COMMENT

Domain Demand

The Ether

31 July 2017

While well-known website extensions such as .com or .org are available to anyone at equal opportunity, other generic top-level domains (or gTLDs in industry jargon) have a manager.

Until 1998, the computer scientist Jonathan B. Postel helmed this alone, working under the auspices of the US government. Today, however, it is overseen by the Internet Corporation for Assigned Names and Numbers (ICANN), a non-profit governed by an international consortium of academics, government representatives, technical experts, private industry leaders, and public interest advocates.

In an effort to enable the expansion of domain names, ICANN has since 2012 released nearly 2,000 new gTLDs, including .app, .love, .money, .pizza, .sport, and more recently, .art. The initiative involves an application process requiring third parties who wish to own and administer the new extension to pay a non-refundable fee of $185,000, a $5,000 deposit, and if selected, a $25,000 annual fee thereafter. Given the cost, it comes as no surprise that most applications come from commercial entities.

UK Creative Ideas Limited (UKCI) – a company formed by the Russian venture capitalist Ulvi Kasimov – won the right to authorise and distribute the .art domain in May 2016, branding it “a highly desirable” and “exclusive” web domain. Registration for preferred access tokens began on 8 February 2017 and will open to the public in May on a first-come, first-served basis to secure names (lambert.art: $4,032 with a $49.99 per year renewal fee), companies and institutions (disegno.art: $299 plus $18.99 per year), genres (painting.art: unavailable) or words (mad.art: $12,552 plus $49.99 per year).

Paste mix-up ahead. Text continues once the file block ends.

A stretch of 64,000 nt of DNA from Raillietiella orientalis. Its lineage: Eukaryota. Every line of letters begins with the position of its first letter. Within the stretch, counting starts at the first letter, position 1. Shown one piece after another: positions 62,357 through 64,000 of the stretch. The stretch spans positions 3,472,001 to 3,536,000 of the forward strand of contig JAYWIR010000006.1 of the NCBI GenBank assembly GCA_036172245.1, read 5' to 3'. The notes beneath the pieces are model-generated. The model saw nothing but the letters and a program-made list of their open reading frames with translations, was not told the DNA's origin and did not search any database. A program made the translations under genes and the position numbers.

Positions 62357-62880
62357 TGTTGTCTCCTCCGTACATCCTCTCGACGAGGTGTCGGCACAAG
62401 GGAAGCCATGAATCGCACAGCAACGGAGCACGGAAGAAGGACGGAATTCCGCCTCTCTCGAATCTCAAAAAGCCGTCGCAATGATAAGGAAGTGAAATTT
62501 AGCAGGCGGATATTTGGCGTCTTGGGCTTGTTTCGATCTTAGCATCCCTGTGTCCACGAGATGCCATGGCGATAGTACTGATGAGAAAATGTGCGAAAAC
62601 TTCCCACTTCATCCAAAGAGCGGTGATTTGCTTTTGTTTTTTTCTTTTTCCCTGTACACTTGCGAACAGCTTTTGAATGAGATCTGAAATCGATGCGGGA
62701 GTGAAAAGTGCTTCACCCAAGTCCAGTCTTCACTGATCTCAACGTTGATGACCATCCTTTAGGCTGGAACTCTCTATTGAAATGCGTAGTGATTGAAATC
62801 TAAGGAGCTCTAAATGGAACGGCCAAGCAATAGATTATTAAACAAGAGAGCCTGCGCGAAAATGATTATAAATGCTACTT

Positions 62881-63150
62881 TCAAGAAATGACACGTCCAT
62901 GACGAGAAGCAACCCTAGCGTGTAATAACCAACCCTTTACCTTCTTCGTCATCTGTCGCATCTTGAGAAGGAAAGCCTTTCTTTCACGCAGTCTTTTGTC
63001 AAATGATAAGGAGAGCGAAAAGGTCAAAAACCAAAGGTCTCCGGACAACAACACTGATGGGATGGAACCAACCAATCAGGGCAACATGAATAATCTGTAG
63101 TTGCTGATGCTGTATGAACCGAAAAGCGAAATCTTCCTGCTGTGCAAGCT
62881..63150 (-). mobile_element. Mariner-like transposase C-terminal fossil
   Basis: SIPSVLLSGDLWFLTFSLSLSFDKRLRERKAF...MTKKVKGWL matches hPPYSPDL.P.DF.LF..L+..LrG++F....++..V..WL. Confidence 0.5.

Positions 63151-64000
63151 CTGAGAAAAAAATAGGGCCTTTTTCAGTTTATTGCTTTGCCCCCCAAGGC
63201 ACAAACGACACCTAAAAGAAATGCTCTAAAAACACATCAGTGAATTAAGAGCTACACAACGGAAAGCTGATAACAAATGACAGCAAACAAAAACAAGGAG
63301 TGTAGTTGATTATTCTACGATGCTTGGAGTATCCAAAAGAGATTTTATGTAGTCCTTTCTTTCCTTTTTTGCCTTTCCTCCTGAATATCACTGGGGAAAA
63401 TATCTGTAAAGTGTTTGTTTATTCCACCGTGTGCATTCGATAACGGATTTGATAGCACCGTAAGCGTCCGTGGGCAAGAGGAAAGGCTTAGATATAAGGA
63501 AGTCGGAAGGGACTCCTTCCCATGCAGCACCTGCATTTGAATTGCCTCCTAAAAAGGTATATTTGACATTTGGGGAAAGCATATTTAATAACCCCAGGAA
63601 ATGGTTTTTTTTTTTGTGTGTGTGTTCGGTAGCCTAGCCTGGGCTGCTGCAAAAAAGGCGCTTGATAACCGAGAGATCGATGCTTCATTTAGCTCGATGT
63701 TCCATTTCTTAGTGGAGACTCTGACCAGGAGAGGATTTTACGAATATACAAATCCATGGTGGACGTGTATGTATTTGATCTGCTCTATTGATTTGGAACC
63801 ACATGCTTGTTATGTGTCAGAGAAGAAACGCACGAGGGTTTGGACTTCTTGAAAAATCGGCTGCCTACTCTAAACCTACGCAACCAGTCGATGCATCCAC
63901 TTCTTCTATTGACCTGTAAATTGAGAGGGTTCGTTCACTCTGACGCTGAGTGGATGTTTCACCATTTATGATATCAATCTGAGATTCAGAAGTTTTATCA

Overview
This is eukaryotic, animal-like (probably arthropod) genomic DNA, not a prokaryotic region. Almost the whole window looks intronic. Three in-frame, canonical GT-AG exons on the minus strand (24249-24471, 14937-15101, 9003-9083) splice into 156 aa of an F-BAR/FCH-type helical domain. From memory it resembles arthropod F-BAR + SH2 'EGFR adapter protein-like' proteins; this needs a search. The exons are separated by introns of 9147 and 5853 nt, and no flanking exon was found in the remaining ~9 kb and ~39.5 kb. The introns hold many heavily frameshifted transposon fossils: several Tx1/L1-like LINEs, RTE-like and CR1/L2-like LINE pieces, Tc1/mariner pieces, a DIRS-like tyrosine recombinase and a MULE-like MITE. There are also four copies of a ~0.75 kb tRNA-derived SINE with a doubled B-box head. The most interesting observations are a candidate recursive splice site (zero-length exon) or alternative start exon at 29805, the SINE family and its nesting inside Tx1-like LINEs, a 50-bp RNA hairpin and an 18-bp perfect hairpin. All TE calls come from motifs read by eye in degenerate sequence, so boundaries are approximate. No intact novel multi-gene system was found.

Although immediate association with the arts and more readily available extensions seem to be the two main benefits of .art, reputable institutions, artists, and brands have already come aboard, including the Louvre, Sotheby’s, Marina Abramović, Stedelijk Museum, Disney, Google, Bank of America, and Beyoncé. Such limitless inclusion begs the question: in the nebulous discipline of the arts, how will UKCI decide how credibility is defined? What are the platform’s mechanisms for enforcing authenticity? So far, it seems the only requisites are personal preference and money. Meanwhile, corporations such as UKCI have spent millions of pounds to purchase and control parts of the internet. Welcome to the cyber real-estate crusade version 2.0.